In the context of Jewish mass migration to other countries in the 1880s, what is noteworthy and unusual, in the Irish case, is the sheer speed of the increase of the Jewish population in Ireland. As noted by Cormac Ó Gráda: “The big rise in the number of Russian-born [Jewish] residents in the 1880s (from 198 in 1881 to 1,111 in 1891) was almost matched by the rise of 855 in the 1890s.”[4] In common with the communities of their neighbors in Britain, Irish Jewish citizens, the majority based in Dublin, the Irish capital, are often portrayed as a model minority and their settlement in Ireland proposed as a positive early example of integration in the host society. Irish Jews suffered no regular physical attacks against them in the twentieth century, no overt civic or legal disabilities in the twentieth century, and no official ban on entering the professions. There is, however, undoubtedly potential for further research on how informal restrictions may have operated in a small country like Ireland or how random economic boycotts and glass-ceiling type prohibitions might have been deployed against the Jewish minority.[5]

The book is divided into four sections, “Representations,” “Realities,” “Migrations,” and “Promised Lands,” with twelve essays across a range of disciplines, including history, politics, literary studies, linguistics, and urban geography. In terms of an organizing principle, these key headings are somewhat misleading. Some essays appear shoehorned to fit the heading or seem out of kilter with the category they are placed in. The “Representations” section is the most successful in its range of subject matter and contains some of the volume’s strongest offerings.

R. M. Douglas deploys a comparative approach in an analysis of Irish and Continental antisemitism. He tracks the similarities in strands of European antisemitic discourse and its Irish variants in the rhetoric of mainstream political parties as well as fringe groups. Douglas also questions the assumptions made by some Irish historians that “religious antisemitism in Ireland was confined to a few rogue priests” (p. 35). He analyzes modern-day manifestations of antisemitism, racking up both attacks on Jewish sacred sites, from the mid-1990s on, and the volume of death threats to Jewish politicians like Gerald Goldberg and Alan Shatter, which predate the internet normalization of death threats to public figures. Douglas offers a bracing rebuttal to the Irish tolerance trope, challenging the oft-repeated phrase that “Ireland never persecuted the Jews,” to bring a more nuanced ambiguity and ambivalence to the presentation of the Irish Jewish encounter.

Wynn also offers a challenge to tired tropes. She, like Douglas, uses the comparative approach to judicious effect, paying special attention to the phenomenon of the negative economic stereotype in her thoughtful essay, “Irish Representations of Jews and Jewish Responses/Jewish Representations of Jews and Irish Responses.” Wynn is somewhat dismayed by the overall lack of sophisticated analysis of antisemitism in the Irish context. She makes a plea for complexity and urges scholars of Irish Jewish history to revisit the many definitions of anti-Jewish prejudice, citing how within Jewish studies nuance of definition can be intrinsic to nuance of analysis. Using Jewish archival sources, little used by Irish or American scholars, Wynn skillfully demonstrates how close and nuanced readings of the early immigrant memoir texts, such as Myer Joel Wigoder’s My Life (1935), can shed fresh light on old controversies. By examining the Irish Jewish and Anglo Jewish elite’s attitudes to money lending, she outlines the complexities of communal responses to money lending, delineating the influence of negative economic stereotypes from the Jewish elite viewpoint.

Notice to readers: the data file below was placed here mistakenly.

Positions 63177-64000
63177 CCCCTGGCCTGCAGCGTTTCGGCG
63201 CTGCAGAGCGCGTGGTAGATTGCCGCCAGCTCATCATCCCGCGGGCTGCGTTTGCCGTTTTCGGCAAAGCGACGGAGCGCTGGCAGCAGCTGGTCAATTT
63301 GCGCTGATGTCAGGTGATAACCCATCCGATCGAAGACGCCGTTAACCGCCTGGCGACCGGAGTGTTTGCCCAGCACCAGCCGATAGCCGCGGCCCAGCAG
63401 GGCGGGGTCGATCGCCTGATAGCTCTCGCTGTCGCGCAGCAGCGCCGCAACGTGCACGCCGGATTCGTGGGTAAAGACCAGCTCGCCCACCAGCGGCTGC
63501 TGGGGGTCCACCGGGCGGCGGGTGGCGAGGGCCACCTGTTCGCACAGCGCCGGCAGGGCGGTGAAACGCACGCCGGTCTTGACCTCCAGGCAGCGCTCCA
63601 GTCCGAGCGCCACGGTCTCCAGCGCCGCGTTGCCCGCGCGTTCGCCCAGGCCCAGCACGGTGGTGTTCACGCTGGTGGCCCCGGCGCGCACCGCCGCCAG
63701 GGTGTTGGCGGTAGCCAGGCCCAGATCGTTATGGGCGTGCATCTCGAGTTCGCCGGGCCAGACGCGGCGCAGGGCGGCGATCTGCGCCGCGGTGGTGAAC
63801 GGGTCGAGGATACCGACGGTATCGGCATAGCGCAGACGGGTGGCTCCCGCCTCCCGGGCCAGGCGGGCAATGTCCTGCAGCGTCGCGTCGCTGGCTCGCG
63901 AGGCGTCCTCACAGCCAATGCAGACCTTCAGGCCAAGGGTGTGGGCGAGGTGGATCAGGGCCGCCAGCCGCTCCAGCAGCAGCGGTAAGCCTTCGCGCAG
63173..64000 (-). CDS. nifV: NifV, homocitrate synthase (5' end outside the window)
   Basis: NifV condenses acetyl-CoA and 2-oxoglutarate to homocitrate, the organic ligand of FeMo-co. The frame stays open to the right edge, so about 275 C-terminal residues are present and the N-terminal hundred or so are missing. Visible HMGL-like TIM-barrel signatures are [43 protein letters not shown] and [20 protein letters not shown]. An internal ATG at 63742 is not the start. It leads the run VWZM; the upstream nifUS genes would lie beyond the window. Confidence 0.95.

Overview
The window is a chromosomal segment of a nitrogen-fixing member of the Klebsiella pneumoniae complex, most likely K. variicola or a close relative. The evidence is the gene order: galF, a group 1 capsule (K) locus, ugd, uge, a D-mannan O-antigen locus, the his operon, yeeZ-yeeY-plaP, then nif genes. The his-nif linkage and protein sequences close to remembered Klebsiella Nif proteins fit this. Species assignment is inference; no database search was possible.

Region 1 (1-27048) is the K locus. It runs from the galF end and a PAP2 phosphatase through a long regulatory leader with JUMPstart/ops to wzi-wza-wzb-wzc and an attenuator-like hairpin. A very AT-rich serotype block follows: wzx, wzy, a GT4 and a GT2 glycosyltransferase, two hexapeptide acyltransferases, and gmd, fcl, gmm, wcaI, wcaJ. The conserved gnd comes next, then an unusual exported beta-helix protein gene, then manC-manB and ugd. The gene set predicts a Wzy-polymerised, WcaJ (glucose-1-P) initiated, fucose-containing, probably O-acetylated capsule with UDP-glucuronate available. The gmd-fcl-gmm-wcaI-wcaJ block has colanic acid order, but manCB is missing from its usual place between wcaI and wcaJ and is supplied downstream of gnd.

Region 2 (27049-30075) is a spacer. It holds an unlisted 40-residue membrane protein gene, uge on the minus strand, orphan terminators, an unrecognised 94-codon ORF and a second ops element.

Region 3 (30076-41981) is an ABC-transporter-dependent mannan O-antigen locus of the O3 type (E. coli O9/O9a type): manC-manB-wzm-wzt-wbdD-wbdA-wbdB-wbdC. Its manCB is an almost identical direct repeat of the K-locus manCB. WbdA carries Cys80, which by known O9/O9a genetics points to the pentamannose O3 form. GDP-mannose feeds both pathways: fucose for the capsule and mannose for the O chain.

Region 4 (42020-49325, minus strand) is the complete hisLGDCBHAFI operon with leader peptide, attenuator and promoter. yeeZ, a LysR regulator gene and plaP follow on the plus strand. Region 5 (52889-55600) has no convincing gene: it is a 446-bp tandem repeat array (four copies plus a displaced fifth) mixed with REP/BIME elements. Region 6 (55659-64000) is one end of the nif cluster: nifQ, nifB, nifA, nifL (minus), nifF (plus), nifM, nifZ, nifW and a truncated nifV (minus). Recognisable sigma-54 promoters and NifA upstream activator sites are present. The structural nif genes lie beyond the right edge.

Abby Bender in “British Israelites, Irish Israelites, and the Ends of an Analogy” explores how the narratives of the Hebrew Bible furnished vivid rhetorical and comparative tropes, which nurtured “protonational and nationalist narratives for the Irish” (p. 17). Bender shows that these chameleon-like tropes and metaphors could be adapted to support Irish revival nationalist rhetoric or to trumpet racial hierarchies that conceptualized the native Irish as “Canaanites.” She explores how the Exodus story, as metaphor, could be interpreted differently, to shapeshift, and how “Exodus would serve as shorthand for national aspirations and serve equally “Catholic and Protestant Ireland”.(p.24) Bender contends that the power of these biblical analogies, widespread in the nineteenth century, waned with the arrival in Ireland of real Jewish people in some numbers from the 1880s on. As she argues, “Israelites had been in Ireland’s imagination for centuries, but living Jews presented different challenges from ancient and metaphoric ones” (p. 26).

Peter Hession, in a fascinating essay, “‘New Jerusalem’: Constructing Jewish Space in Ireland,” demonstrates a deft, refreshing, and imaginative use of primary sources and an innovative methodological approach. Arguing persuasively for applying spatial analysis and “Jewish space time” concepts in the Irish Jewish context, he contributes a genuinely original offering. He also debunks one of the key myths in constructions of ideas about Jews in Ireland: the supposed origins of the condescending term “Little Jerusalem” in reference to the Dublin Jewish quarter. Hession ascertains that in the 1880s the area of the South Circular Road, where the Jewish immigrants clustered in the 1900s, was more commonly referred to as “New Jerusalem.” The use of “Little Jerusalem” gained traction later in the twentieth century, which, argues Hession, as a popular ethnic neighbor designation creates linguistic ties between the nomenclature of the Dublin Jewish quarter and ethnic enclaves in global multicultural cities. Hession’s deep research and considered approach give insights about the strains of fervent Zionism emerging within the ranks of the new migrants. In addition, Hession highlights the agency and the role of Jewish women, asserting that the Dublin Daughters of Zion were “perhaps the earliest women’s Zionist organization to be formed in the English-speaking world, predating similar groups in Britain and America” (p. 57).